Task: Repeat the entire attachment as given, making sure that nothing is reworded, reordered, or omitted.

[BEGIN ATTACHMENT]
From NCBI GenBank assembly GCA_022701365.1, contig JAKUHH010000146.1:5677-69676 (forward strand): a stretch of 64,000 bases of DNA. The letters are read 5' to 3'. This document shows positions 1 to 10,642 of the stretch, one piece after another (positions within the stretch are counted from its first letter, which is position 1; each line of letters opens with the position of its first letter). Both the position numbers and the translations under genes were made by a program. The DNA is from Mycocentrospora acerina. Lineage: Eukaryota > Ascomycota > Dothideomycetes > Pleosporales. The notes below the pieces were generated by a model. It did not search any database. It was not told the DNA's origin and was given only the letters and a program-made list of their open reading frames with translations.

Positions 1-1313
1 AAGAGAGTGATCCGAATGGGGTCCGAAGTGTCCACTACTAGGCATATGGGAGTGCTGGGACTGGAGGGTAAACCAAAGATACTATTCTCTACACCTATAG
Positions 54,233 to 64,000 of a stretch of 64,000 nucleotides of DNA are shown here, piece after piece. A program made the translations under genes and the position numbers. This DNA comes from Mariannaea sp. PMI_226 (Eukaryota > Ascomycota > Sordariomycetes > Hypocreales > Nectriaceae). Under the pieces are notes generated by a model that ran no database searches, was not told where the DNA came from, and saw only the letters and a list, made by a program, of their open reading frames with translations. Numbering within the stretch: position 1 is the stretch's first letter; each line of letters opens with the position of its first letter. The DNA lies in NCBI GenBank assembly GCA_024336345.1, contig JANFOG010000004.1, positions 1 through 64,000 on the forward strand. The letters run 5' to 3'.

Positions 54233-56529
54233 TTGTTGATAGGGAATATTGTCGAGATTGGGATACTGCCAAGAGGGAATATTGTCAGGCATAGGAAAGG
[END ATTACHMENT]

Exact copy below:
From NCBI GenBank assembly GCA_022701365.1, contig JAKUHH010000146.1:5677-69676 (forward strand): a stretch of 64,000 bases of DNA. The letters are read 5' to 3'. This document shows positions 1 to 10,642 of the stretch, one piece after another (positions within the stretch are counted from its first letter, which is position 1; each line of letters opens with the position of its first letter). Both the position numbers and the translations under genes were made by a program. The DNA is from Mycocentrospora acerina. Lineage: Eukaryota > Ascomycota > Dothideomycetes > Pleosporales. The notes below the pieces were generated by a model. It did not search any database. It was not told the DNA's origin and was given only the letters and a program-made list of their open reading frames with translations.

Positions 1-1313
1 AAGAGAGTGATCCGAATGGGGTCCGAAGTGTCCACTACTAGGCATATGGGAGTGCTGGGACTGGAGGGTAAACCAAAGATACTATTCTCTACACCTATAG
Positions 54,233 to 64,000 of a stretch of 64,000 nucleotides of DNA are shown here, piece after piece. A program made the translations under genes and the position numbers. This DNA comes from Mariannaea sp. PMI_226 (Eukaryota > Ascomycota > Sordariomycetes > Hypocreales > Nectriaceae). Under the pieces are notes generated by a model that ran no database searches, was not told where the DNA came from, and saw only the letters and a list, made by a program, of their open reading frames with translations. Numbering within the stretch: position 1 is the stretch's first letter; each line of letters opens with the position of its first letter. The DNA lies in NCBI GenBank assembly GCA_024336345.1, contig JANFOG010000004.1, positions 1 through 64,000 on the forward strand. The letters run 5' to 3'.

Positions 54233-56529
54233 TTGTTGATAGGGAATATTGTCGAGATTGGGATACTGCCAAGAGGGAATATTGTCAGGCATAGGAAAGG